Kelvin Hall history

Old black and white photograph of the outside of the Kelvin Hall in Glasgow. There are trams pictured in the front of the building. The building has three towers to the front.

Glasgow’s Kelvin Hall is a well known and loved building with a rich and varied history. It has been home to some of the city’s most exciting events, concerts and exhibitions.

Original Opening in 1901 to Fire in 1925

There have been two Kelvin Hall buildings, the first, opened in 1918. It continued the tradition of exhibitions and entertainments on the Bunhouse Grounds. These included the Machinery Exhibition Hall for the Glasgow International Exhibition of 1901. Sadly, the first Kelvin Hall building was destroyed by fire in 1925.


Kelvin Hall was re-built in 1926-1927. The new building was designed by Thomas Gilchrist Gilmour and Thomas P. M Somers. Gilmour worked for the Glasgow Office of Public Works Architectural Department and helped to design many public buildings within the city, including Pollokshields Library, Shettleston Hall and Public Library and Govan Baths and Washhouses.

Somners was the Glasgow Master of Works and Engineer from 1925-1941 and oversaw the works. He was also involved in civic building projects around the city, including working on the King George V Bridge.
The original use for the new building was to house large scale national and international exhibitions. These included the Glasgow Civic and Empire Exhibition in 1931 and the Century of Progress Exhibition in 1935. 
During the Second World War, Kelvin Hall was converted into a factory for barrage and convoy balloons.

1950s - 1970s

Kelvin Hall hosted the 1951 Festival of Britain, motor shows, modern homes exhibitions, world championship boxing, rock and classical concerts including Jerry Lee Lewis, Ella Fitzgerald, Elton John, The Kinks and the Royal Scottish National Orchestra.  In 1955, American Evangelist Billy Graham preached to over 180,000 people over a six week period. For many people Kelvin Hall is best remembered as the home of the circus.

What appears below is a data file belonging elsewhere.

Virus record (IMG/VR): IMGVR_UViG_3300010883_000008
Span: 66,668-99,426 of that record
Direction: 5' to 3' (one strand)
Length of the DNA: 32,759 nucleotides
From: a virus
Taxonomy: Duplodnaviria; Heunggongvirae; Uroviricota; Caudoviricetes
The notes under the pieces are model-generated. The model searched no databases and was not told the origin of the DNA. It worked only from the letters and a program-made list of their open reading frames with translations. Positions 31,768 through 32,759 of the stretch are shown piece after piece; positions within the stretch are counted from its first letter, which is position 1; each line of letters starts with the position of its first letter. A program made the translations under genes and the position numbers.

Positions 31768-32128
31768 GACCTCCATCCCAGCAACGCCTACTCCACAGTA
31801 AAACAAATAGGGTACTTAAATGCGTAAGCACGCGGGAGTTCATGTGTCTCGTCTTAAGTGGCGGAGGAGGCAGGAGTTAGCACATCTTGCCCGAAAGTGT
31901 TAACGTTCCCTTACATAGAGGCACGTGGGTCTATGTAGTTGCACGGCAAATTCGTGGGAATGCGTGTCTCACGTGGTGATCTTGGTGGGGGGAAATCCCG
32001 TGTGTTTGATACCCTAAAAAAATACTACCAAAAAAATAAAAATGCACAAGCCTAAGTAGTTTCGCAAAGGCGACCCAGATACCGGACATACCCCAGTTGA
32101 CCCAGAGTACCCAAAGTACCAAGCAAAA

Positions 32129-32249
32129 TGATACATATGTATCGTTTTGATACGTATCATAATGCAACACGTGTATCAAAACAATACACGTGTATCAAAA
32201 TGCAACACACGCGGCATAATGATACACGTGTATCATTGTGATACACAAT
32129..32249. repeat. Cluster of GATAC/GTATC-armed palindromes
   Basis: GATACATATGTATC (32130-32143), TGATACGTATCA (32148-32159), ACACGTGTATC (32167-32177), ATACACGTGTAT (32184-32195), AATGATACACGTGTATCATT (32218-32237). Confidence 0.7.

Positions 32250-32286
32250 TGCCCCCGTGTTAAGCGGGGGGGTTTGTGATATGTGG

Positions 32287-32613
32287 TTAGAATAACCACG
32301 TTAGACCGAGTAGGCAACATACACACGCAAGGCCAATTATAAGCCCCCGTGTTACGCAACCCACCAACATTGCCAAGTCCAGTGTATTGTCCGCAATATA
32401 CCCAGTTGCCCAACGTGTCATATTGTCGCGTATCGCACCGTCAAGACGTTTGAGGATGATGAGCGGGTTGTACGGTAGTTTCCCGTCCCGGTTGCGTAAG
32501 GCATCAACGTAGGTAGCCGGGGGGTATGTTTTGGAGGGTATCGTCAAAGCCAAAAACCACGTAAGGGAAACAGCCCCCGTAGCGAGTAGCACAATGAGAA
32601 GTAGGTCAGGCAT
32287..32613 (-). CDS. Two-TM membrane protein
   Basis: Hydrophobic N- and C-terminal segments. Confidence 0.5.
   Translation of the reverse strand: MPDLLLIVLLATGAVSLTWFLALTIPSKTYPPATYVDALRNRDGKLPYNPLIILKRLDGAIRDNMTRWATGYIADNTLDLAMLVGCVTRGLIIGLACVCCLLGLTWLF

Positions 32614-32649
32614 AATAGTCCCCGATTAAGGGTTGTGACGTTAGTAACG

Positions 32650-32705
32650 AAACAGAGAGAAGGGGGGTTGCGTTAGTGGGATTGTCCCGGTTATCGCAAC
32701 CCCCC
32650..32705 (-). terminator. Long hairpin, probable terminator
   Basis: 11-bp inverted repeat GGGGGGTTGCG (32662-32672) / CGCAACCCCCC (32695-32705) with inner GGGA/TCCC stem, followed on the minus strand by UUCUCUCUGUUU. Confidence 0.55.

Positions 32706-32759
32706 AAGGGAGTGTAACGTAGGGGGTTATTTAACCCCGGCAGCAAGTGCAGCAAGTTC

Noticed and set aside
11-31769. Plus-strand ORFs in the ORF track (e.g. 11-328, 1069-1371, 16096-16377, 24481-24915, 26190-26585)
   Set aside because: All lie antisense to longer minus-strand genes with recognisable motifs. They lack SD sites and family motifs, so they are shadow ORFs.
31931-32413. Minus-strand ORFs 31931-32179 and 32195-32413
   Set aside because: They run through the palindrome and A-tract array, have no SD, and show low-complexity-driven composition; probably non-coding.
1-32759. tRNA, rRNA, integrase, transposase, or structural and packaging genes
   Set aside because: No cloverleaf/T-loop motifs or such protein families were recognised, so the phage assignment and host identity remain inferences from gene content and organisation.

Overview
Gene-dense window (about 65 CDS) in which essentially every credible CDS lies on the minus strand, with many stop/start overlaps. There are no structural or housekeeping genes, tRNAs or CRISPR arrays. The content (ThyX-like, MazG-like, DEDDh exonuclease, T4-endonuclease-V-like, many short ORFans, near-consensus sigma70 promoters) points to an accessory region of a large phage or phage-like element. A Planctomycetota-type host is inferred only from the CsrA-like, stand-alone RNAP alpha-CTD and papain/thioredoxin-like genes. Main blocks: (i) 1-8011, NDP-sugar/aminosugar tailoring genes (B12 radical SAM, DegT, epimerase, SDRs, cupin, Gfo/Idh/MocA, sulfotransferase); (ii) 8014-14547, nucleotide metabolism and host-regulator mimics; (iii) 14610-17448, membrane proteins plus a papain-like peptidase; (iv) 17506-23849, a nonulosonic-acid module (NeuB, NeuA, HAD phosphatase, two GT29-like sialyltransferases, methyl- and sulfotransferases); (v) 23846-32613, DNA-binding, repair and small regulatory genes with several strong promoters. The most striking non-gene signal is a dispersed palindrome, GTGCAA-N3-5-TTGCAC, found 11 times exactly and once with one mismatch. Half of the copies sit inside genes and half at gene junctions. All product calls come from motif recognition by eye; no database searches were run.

International Sports Arena and Museum of Transport

The whole building underwent a further redevelopment in the 1980’s. This included the creation of an International Sports Arena to host major international sporting events. Then Museum of Transport moved to Kelvin Hall from its original home in Pollokshields in 1987. International sporting events now take place at the Emirates Arena and Sir Chris Hoy Velodrome. The city's transport collection moved to Riverside Museum in 2012.

2014 Commonwealth Games

In 2014, Kelvin Hall was the official uniform and accreditation centre for the XX Commonwealth Games.

The building closed in August 2014 for its current refurbishment programme and reopened to the public in 2016.

Present Day

The Kelvin was relaunched in its current format. Today it is a unique partnership between Glasgow Life, the University of Glasgow and the National Library of Scotland. The partnership sees this historic and much loved venue transformed into an exciting new centre of cultural excellence. Kelvin Hall now offers access to collections, temporary displays, teaching and research, alongside a state-of-the-art Glasgow Club health and fitness centre.

National Library of Scotland Collections

The National Library of Scotland's collections contain a number of items relating to the history of Kelvin Hall, including: